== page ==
The Connecticut Hospital Association has unveiled new guidelines on opioid prescriptions in hopes of reducing availability of addictive painkillers.
The guidelines encourage the use of pain treatments other than opioids.
“Although opioids may be necessary for the treatment of pain — a major symptom of many patients who come to the (emergency department) — the improper use of these drugs poses a serious threat to patients and society,” said CHA CEO Jennifer Jackson. “Connecticut hospitals recognize that providers have a responsibility to diagnose and treat pain, and they also have a responsibility to minimize the potential for the abuse of opioids.”
In 2017, the state saw 1,038 deaths due to accidental drug overdose, a 13 percent increase from the year before. This is the smallest percent increase year to year in the last five years.
CHA’s members includes the state’s 27 acute care hospitals, other types of hospitals, convalescent nursing homes, infirmaries, insurance companies, and other organizations.
The guidelines replace similar suggestions from 2015.
CHA recommends physicians promote alternative treatments, which Car Schiessl, CHA’s director of regulatory advocacy, said can include basic physical therapy or other non-addictive medications, such as aspirin. The suggested guidelines also aim to reduce the size of prescriptions.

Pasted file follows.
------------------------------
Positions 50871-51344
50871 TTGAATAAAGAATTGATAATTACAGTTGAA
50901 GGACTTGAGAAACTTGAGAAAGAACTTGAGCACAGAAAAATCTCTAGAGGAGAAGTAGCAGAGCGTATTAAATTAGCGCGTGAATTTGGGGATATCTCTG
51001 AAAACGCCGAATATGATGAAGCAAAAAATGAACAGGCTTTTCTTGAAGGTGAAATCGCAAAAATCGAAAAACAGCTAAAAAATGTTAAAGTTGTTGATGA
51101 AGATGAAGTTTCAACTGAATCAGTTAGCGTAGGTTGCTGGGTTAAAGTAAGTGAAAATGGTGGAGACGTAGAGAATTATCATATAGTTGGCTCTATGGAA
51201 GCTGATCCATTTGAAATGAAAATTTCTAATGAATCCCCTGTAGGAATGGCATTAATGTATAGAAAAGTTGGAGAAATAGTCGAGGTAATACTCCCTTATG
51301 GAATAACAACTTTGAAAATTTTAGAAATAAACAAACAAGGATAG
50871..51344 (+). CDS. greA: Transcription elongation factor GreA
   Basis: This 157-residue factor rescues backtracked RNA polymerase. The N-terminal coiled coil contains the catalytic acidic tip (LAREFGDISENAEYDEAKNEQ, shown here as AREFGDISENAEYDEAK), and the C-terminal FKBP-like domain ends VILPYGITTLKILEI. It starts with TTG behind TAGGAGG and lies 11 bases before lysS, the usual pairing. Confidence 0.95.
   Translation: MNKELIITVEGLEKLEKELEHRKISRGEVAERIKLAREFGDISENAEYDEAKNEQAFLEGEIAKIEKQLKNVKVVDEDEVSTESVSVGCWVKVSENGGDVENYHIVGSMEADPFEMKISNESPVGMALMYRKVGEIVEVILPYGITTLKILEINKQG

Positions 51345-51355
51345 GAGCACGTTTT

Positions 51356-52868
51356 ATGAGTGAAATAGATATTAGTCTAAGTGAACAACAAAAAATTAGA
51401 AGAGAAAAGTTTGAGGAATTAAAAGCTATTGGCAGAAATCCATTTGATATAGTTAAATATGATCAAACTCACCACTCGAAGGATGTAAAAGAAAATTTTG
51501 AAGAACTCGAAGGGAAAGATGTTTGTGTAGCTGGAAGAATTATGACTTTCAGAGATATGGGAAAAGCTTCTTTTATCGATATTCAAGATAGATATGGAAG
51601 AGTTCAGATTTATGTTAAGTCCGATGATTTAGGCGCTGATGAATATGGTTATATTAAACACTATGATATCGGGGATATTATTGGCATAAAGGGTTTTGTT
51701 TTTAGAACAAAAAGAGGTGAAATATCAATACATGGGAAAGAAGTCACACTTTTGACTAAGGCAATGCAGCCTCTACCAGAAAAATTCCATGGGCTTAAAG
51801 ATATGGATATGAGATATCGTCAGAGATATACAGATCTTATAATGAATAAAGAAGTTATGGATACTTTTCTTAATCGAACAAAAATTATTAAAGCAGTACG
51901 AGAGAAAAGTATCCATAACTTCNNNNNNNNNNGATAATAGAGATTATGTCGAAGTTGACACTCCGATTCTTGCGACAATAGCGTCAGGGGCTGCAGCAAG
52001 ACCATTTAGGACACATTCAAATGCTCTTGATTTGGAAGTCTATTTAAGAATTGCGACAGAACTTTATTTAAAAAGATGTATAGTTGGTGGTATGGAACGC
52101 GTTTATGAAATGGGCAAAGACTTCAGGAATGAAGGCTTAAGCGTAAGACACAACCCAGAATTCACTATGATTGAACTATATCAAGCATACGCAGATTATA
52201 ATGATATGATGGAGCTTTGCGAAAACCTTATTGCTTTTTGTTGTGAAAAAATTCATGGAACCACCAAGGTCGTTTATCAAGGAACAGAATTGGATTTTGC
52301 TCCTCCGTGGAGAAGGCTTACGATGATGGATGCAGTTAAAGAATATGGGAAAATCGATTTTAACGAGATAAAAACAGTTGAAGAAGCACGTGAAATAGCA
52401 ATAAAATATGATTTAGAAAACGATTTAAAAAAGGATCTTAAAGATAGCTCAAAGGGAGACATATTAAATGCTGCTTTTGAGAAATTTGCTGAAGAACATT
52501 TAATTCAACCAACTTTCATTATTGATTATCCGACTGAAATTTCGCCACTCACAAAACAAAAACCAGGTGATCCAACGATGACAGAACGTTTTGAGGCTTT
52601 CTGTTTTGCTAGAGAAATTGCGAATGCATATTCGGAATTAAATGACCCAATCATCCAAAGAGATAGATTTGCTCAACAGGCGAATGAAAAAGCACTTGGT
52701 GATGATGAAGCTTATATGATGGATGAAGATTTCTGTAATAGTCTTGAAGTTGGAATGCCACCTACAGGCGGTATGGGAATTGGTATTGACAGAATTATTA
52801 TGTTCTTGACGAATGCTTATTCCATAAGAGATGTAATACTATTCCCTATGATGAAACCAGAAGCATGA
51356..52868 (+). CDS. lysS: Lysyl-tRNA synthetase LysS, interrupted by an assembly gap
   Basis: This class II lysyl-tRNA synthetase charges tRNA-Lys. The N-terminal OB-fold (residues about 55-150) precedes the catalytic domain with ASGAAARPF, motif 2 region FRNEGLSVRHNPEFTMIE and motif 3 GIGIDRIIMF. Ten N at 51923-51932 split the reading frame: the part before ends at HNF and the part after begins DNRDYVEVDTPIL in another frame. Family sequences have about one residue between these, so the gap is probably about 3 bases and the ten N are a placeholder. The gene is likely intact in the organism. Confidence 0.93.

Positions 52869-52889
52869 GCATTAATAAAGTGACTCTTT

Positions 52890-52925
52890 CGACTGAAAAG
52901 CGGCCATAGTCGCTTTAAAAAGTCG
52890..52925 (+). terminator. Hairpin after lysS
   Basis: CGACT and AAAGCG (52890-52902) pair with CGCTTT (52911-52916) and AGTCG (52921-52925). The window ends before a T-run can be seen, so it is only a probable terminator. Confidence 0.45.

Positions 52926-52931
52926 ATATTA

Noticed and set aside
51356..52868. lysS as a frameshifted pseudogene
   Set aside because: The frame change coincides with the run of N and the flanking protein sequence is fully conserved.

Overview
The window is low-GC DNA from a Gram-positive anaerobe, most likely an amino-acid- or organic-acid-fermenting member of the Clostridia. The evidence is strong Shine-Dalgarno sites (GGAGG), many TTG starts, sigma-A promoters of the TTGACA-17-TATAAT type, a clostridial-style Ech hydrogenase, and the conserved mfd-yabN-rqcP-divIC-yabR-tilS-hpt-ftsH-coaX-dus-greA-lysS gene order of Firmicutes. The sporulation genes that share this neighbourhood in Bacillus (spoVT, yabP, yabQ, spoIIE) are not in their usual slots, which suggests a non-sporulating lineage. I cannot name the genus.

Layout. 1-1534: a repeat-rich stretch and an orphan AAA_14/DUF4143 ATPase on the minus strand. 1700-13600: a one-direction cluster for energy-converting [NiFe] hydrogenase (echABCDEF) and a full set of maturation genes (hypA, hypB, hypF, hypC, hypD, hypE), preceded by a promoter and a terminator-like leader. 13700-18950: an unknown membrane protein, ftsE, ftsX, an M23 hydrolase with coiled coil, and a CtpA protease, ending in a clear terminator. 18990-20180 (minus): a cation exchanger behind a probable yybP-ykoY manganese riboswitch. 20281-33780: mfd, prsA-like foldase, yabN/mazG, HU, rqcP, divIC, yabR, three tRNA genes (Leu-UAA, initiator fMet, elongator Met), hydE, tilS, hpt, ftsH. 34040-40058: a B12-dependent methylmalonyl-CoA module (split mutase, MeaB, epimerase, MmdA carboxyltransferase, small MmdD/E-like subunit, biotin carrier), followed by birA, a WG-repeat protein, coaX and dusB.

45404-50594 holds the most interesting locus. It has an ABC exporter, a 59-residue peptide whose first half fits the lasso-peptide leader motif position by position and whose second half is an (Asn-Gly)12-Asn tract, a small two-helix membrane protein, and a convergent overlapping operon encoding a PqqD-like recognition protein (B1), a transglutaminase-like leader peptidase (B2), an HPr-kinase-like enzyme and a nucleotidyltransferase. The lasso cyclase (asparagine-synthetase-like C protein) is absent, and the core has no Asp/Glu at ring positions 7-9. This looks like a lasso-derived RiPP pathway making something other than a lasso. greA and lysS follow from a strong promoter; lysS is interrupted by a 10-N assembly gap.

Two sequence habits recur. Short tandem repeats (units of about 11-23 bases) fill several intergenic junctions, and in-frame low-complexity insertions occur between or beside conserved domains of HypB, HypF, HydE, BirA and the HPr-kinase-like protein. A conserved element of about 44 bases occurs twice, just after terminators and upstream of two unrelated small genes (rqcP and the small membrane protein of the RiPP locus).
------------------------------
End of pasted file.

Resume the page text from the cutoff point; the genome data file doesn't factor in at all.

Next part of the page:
State law in 2015 limited prescriptions, based on recommendations from the Centers for Disease Control and Prevention, to seven day supplies for adults and five for children. CHA recommends emergency rooms, though, prescribe only a three-day supply.
Schiessel said that emergency rooms serve as a “bridge” between the time a patient suffers an injury or notices symptoms and their visit to a doctor.
“More often than not, there’s a specialist or a primary care physician that’s treating this chronic pain condition, whatever it may be,” he said. “In many respects, it’s not the job of the emergency medicine physician to create a long-term solution to that problem.”
The CHA guidelines also include recommendations for providers to give information to patients about supply limits and risks of prescription opioids.
The CHA worked with the Connecticut State Medical Society and Connecticut Chapter of the American College of Emergency Physicians in crafting the new guidelines, with oversight from the Department of Public Health.
“Stemming the tide of the opioid epidemic here in Connecticut requires collaboration and a concerted commitment at every level,” DPH Commissioner Raul Pino said in a statement, thanking the organizations for their work. “These updated guidelines demonstrate the willingness of hospitals and other providers to collaborate with state agencies to address the opioid epidemic.”